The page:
How many of the “trail of dead bodies” were burned by the Trump administration? The operational reality we live and work in is that we must assume POTUS has burned sources and methods. The EU is now treating the US as an adversary. So too are the many professionals tasked with protecting our systems.

The sitting President and the party in the power are gaslighting us, telling us that what we witness every day isn’t true. Jeff Flake spoke to this today in a speech I’m glad he delivered. I have no faith he will vote in accordance with his words, but hearing a Republican MoC acknowledge the mentally abusive mass gaslighting of a nation going on right now was a needed affirmation of objective reality.

Mr. President, in his dystopian novel ‘1984,’ George Orwell wrote, ‘A party told you to reject the evidence of your eyes and ears. It was their final, most essential command.’ Well, we saw earlier this week in Helsinki what was truly an Orwellian moment. What we saw earlier this week in Helsinki is what happens when you wage war on objective reality for nearly two solid years, calling real things fake and fake things real, as if conditioning others to embrace the same confusion. Ultimately you’re rendered unable to tell the difference between the two and are at critical times seemingly rendered incapable of thinking clearly. Your mind, a hash of conspiracy theory and fragments of old talking points, deployed in response to a question no one even asked. Ultimately you fail to summon reality in the face of a despot in defense of your country. It wasn’t a hard question, Mr. President.

Source: Jeff Flake: We Saw Earlier This Week in Helsinki What Was a Truly an Orwellian Moment :: Grabien – The Multimedia Marketplace

In Chapter 10, “Believe In Truth”, of “On Tyranny: Twenty Lessons from the Twentieth Century”, historian Timothy Snyder writes:

To abandon facts is to abandon freedom. If nothing is true, then no one can criticize power, because there is no basis upon which to do so. If nothing is true, then all is spectacle. The biggest wallet pays for the most blinding lights.

You submit to tyranny when you renounce the difference between what you want to hear and what is actually the case. This renunciation of reality can feel natural and pleasant, but the result is your demise as an individual—and thus the collapse of any political system that depends upon individualism. As observers of totalitarianism such as Victor Klemperer noticed, truth dies in four modes, all of which we have just witnessed.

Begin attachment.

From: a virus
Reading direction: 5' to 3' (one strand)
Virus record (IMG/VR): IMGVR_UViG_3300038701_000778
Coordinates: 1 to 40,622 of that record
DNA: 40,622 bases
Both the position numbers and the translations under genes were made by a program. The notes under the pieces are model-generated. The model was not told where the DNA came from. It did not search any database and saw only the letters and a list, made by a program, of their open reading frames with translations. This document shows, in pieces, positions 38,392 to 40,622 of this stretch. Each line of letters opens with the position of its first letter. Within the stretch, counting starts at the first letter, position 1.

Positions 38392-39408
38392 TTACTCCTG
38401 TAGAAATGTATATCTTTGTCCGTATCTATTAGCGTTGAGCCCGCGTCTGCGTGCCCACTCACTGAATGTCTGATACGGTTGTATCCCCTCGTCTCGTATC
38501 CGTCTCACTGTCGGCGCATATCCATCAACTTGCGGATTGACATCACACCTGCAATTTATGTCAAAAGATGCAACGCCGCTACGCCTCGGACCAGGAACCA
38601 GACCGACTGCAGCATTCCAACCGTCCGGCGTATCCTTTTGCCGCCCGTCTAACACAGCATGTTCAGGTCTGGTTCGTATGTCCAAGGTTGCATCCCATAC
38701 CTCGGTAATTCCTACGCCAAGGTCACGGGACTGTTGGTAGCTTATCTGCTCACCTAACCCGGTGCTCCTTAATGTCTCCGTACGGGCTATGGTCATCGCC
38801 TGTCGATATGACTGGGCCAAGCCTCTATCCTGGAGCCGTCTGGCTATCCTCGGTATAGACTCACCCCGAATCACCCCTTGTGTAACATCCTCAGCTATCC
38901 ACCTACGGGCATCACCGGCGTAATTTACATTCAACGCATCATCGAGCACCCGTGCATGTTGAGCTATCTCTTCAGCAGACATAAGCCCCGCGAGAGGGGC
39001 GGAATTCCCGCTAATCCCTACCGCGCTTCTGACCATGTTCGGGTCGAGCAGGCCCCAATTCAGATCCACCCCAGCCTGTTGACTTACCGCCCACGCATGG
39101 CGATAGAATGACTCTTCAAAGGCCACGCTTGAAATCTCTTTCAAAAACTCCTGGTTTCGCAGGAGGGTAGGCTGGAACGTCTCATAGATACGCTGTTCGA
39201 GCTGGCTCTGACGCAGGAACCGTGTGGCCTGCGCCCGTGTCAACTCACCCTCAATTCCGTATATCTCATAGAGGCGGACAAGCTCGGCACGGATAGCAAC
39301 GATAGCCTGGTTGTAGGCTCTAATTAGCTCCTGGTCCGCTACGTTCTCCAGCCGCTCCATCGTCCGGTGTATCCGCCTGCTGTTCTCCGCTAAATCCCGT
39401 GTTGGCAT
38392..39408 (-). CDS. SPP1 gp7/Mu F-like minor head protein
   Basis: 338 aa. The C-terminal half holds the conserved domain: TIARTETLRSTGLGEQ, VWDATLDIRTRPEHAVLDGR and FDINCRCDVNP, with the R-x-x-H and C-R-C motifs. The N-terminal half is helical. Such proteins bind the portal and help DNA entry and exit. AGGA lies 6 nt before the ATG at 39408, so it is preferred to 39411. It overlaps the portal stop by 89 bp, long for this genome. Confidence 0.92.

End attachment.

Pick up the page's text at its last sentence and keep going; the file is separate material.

Fascists despised the small truths of daily existence, loved slogans that resonated like a new religion, and preferred creative myths to history or journalism. They used new media, which at the time was radio, to create a drumbeat of propaganda that aroused feelings before people had time to ascertain facts. And now, as then, many people confused faith in a hugely flawed leader with the truth about the world we all share.

Post-truth is pre-fascism.

Source: Snyder, Timothy. On Tyranny: Twenty Lessons from the Twentieth Century (pp. 65-69, 71). Crown/Archetype. Kindle Edition.

You, Senator Cornyn, ”blocked the passage of a resolution from Flake and Sen. Christopher Coons (D-Del.) that would have given Senate support to the intelligence community’s finding that Russia interfered in the 2016 presidential election”. You blocked acknowledgment of an obvious and true thing. You have abandoned facts and freedom. “Accepting untruth of this radical kind requires a blatant abandonment of reason.” The endless repetition that Russia did not interfere in the election despite all evidence to the otherwise is “shamanistic incantation”. “The fascist style depends upon “endless repetition,” designed to make the fictional plausible and the criminal desirable.

Meanwhile, you, Representative Williams, and the rest of the Republican House voted down election security spending.

And voted down a motion to subpoena the interpreter for the Trump-Russia summit.

A summit that the DNI hasn’t been briefed on.

You too have abandoned facts and freedom.

Election and information security professionals have been calling for an overhaul of our election security and voting machines for years. Our infrastructure is a shambles. Our machines are trivially compromised and untrustable. When we don’t spend on security, we get hacked.

In New York, the city BOE spends nearly $1M on Mandiant. Didn’t get hacked. Schuyler county was massively hacked by Russia. Not just the poll books. Even the sheriff’s office.

The same Russian intelligence agency charged with hacking Democrats’ emails in 2016 has targeted at least three candidates running for election in 2018, a Microsoft executive said

You, my reps, are denying Russia interfered in our elections and refusing to invest in badly needed election security. What would you call Democrats who did this given all else going on? Would you hesitate to call them traitors? I don’t think you would.